According to USDA and industry projections, at least 94% of the nation’s 92 million acres of corn will be treated with one of two neonicotinoids this year, both manufactured by Bayer. Over 1 million acres of corn alone are planted in Doan’s home state of New York, and growing, more than any other crop except for hay.

The science around the impacts of neonicotinoid products on bees continues to grow as federal policymakers are slow to respond. Pesticides and Honey Bees: State of the Science documents evidence that pesticides are a key factor in explaining honey bee declines, both directly and in tandem with two leading co-factors, pathogens and poor nutrition. These studies, in U.S. and in Europe, have shown that small amounts of neonicotinoids—both alone and in combination with other pesticides—can cause impaired communication, disorientation, decreased longevity, suppressed immunity and disruption of brood cycles in honeybees. Scientists from Purdue University and a multi-year series of studies from Italy point to toxic dust, or neonicotinoid-contaminated powder, from recently planted corn fields as key pesticide exposure pathways for bees.

Neonicotinoids are a relatively new class of systemic, neurotoxic pesticides that are known to be particularly toxic to honeybees and have rapidly taken over the global insecticide market since their introduction in the 1990s. Neonicotinoids (like imidacloprid and its successor product clothianidin) are used as seed treatments in hundreds of crops from corn to almonds. These products can persist for years in the soil, and, as systemics, permeate the plants to be expressed as pollen, nectar and guttation droplets (water exuded from plants). Honeybee exposure to this class of pesticides is widespread and in the U.S. the rate of seed treatment with clothianidin increased five-fold (0.25 > 1.25 mg/seed) around the same time that CCD symptoms were first reported in the U.S. Bees rely on corn pollen as a key protein source and are known to collect and bring back to the hive contaminated pollen.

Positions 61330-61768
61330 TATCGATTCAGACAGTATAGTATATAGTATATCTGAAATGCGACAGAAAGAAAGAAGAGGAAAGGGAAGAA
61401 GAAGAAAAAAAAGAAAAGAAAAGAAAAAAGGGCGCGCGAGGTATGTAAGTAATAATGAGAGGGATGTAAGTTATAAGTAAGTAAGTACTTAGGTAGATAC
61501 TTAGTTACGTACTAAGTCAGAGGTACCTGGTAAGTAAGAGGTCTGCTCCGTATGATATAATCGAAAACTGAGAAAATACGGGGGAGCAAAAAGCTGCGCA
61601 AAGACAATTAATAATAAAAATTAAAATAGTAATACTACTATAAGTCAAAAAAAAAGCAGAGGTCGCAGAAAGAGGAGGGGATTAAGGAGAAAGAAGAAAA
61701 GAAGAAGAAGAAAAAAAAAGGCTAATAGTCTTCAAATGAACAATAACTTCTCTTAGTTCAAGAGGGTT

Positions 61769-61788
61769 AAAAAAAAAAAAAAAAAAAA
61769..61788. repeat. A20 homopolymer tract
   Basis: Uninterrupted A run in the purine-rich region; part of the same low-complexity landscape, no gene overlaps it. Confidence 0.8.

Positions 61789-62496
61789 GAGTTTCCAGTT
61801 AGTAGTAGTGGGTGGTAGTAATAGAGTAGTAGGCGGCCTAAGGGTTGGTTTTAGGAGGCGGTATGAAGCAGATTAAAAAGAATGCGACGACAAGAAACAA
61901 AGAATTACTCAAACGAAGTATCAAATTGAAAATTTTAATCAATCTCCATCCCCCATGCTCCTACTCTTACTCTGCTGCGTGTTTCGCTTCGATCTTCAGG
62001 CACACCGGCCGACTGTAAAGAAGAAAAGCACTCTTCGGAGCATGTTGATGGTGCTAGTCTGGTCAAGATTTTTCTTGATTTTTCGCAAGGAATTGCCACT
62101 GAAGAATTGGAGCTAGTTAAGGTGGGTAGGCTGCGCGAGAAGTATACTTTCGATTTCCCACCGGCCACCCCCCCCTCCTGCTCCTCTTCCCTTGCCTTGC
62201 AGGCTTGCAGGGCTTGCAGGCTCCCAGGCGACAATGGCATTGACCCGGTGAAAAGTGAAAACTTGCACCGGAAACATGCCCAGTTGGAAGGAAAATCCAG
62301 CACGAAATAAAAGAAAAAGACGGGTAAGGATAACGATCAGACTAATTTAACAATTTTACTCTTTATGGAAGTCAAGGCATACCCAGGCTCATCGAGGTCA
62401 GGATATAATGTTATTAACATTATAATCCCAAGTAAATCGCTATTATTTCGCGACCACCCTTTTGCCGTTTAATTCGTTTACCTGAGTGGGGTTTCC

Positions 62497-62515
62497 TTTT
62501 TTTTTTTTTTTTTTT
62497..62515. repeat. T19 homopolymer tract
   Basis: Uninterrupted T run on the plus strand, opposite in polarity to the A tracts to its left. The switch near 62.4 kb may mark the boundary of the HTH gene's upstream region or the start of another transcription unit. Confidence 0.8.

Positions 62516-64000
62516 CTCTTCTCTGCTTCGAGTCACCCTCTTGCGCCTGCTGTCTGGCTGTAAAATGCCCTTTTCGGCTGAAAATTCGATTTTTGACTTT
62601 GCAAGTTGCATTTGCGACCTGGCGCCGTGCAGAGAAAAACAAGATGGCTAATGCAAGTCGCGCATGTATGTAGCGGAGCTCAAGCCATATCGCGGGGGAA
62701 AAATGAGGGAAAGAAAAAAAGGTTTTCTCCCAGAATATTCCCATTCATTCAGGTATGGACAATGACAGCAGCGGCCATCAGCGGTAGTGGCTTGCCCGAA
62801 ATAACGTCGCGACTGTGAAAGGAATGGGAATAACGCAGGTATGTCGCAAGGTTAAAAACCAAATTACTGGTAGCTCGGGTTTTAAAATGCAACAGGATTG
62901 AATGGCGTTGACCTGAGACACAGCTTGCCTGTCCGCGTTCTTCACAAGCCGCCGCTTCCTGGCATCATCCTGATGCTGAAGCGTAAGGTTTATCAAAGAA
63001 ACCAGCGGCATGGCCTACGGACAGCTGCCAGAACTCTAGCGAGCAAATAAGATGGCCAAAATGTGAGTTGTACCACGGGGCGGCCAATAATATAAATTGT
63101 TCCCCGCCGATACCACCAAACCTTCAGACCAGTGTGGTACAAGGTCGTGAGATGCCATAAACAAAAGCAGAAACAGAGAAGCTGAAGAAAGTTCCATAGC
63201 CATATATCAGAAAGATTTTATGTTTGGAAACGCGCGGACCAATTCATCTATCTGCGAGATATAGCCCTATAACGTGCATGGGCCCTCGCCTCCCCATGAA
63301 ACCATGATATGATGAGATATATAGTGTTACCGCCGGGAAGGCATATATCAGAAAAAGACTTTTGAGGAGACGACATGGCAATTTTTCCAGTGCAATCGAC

“EPA has approved a pesticide that harms bees,” said Steve Ellis, a migratory beekeeper with bees in Minnesota and California, recently profiled on NBC’s Nightly News for his losses, and a co-petitioner. “The agency owes it to rural communities to provide tools, protections and support that allow corn farmers and beekeepers to prosper.”


Available for Interviews:

Jim Doan, beekeeper and owner of Doan Family Farms in Hamlin, New York: (585) 732-5370,

Steve Ellis, beekeeper and owner of Old Mill Honey Co., based in Minnesota and California: (651) 357-8280.

Heather Pilatic, PhD, Co-Director at Pesticide Action Network and author of Pesticides and Honey Bees: State of the Science: (415) 694-8596.

Peter Jenkins, attorney at Center for Food Safety and one of the co-petitioners:

John Kepner, program director at Beyond Pesticides and one of the co-petitioners: